|Official Release Date||Jul 08, 2008|
|Artist||British Sea Power|
track listing1. It Ended on an Oily Stage
2. Be Gone
3. How Will I Ever Find My Way Home?
4. Like a Honeycomb
5. Please Stand Up
6. North Hanging Rock
7. To Get to Sleep
8. Victorian Ice
9. Oh Larsen B
10. Land Beyond
11. True Adventures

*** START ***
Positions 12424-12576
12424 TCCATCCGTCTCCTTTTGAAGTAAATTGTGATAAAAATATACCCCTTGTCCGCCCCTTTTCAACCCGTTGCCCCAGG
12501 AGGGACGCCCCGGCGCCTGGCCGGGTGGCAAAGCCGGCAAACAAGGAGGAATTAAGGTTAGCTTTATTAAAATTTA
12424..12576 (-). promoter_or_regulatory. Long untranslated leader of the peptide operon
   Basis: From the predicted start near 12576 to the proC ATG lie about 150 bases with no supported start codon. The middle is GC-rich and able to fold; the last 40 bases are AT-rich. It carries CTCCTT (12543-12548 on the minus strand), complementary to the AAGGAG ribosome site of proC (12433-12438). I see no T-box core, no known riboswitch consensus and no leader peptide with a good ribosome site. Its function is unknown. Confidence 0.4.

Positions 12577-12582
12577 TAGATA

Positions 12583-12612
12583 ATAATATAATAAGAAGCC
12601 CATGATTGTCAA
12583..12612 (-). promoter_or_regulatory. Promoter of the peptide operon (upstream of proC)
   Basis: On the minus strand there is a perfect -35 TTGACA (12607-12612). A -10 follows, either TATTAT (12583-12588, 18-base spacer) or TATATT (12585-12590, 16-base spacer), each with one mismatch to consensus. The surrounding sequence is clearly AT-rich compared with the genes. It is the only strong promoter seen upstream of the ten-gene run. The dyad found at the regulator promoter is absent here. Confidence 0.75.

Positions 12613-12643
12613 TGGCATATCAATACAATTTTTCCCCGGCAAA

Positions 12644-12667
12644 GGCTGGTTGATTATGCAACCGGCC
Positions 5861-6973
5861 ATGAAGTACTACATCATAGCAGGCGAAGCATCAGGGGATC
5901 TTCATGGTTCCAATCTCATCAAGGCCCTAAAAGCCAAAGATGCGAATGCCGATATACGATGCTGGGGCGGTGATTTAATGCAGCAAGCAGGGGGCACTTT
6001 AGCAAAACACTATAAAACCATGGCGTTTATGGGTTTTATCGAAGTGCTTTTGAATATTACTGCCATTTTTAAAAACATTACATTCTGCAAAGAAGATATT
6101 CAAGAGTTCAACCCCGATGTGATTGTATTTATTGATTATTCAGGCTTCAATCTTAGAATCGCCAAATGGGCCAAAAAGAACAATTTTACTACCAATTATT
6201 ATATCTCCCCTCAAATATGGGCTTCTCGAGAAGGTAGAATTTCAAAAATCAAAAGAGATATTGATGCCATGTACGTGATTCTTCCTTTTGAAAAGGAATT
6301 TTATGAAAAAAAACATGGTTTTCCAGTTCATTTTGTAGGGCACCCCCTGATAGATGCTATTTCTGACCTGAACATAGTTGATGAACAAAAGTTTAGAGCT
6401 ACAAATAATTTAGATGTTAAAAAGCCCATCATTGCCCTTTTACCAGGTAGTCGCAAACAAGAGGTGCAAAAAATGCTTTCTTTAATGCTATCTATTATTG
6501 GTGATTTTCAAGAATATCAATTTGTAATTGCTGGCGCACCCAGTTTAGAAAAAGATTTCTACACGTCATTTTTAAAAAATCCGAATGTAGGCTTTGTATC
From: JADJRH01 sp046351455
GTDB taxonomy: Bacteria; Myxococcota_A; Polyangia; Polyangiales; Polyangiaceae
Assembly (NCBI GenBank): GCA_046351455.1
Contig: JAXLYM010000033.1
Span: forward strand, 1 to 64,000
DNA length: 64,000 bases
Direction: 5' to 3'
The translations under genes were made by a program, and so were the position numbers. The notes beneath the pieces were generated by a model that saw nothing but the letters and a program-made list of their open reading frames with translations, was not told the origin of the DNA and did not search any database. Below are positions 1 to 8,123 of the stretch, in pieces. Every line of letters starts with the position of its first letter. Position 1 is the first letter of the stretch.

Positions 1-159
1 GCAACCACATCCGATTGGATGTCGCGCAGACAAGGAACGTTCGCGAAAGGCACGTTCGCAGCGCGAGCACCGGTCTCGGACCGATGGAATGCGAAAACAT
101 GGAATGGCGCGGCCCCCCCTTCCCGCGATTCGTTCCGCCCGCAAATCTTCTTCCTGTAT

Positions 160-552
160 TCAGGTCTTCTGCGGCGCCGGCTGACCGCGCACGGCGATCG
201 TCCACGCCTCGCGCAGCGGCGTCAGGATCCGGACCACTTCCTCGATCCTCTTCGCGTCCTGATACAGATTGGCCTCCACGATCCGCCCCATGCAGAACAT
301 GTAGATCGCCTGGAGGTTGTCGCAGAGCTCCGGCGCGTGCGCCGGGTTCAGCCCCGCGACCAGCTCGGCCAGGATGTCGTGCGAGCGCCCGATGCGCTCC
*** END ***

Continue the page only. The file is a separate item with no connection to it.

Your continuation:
descriptionBritish Sea Power's 2003 debut album was a fascinating post-punk-inspired set that sparked artful originality and thought-provoking emotion. Their follow-up, Open Season, does the same but it's much more of a streamlined affair. Open Season is virtually a 45-minute waltz of lilting string arrangements and dreamy vocals while acoustic and electric guitars chase the album's quiet golden tones. A theme of the great outdoors makes it a relaxed occasion from start to finish; the 11 songs featured aren't a schoolbook interpretation on life's hardships as much as they are a reflection on the confusion (and love) of nature. Frontman Yan and his brother Hamilton remain charming eccentrics, but this time they're poetic with their stoic, overcast outlook on modern life. The question Yan seems to ask throughout Open Season is whether or not life is really crap. Commencing with the copper-toned "It Ended on an Oily Stage," Yan softly croons, "We found God in a parking lot." He ponders whether the experience was actually real, and if it has ever happened to anyone. "How Will I Ever Find My Way Home?," an emotional seesaw of crunchy guitars and sheeting percussion, is oddly comfortable with the album's continuous mental inquisitions. The bird echoes of "Please Stand Up" match the ice-capped perils of "Oh Larsen B," maintaining the album's rich affections. Some might think that the five Cumbrian intellectuals have made their shining pop moment with this record despite British Sea Power making it quite obvious on The Decline of... that they're anything but a pop band. British Sea Power's smart approach on Open Season showcases a band in progress. This album feels alive and breathes honesty. Such an impression once again makes way for British Sea Power to stand apart from their counterparts (Doves, Coldplay, South).
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